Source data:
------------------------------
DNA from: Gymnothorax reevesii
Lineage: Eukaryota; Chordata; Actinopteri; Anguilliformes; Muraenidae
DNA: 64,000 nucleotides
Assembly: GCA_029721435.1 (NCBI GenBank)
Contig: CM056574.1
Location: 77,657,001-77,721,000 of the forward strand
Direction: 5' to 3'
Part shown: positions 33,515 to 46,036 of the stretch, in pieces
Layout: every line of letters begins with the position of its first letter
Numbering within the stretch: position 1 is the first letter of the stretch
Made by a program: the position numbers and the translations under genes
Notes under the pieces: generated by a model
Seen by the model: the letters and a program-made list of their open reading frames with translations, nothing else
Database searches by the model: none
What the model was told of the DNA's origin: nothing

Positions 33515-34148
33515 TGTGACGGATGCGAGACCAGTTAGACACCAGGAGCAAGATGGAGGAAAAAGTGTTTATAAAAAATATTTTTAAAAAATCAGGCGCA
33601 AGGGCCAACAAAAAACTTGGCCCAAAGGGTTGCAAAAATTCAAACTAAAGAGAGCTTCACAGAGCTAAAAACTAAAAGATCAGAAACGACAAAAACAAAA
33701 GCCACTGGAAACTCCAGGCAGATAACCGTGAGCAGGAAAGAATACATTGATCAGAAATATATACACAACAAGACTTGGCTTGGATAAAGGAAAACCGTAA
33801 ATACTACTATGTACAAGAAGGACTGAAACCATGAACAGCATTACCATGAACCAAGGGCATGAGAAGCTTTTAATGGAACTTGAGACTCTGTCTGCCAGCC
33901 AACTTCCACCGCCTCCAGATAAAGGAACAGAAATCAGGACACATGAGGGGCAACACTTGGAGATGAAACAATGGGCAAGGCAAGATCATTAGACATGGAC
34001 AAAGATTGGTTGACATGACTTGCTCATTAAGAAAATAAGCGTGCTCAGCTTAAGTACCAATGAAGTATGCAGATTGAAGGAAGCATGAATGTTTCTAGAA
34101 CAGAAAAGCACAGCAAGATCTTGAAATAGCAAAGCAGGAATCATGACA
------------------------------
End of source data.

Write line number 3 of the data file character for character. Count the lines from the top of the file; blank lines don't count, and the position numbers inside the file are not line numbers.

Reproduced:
DNA: 64,000 nucleotides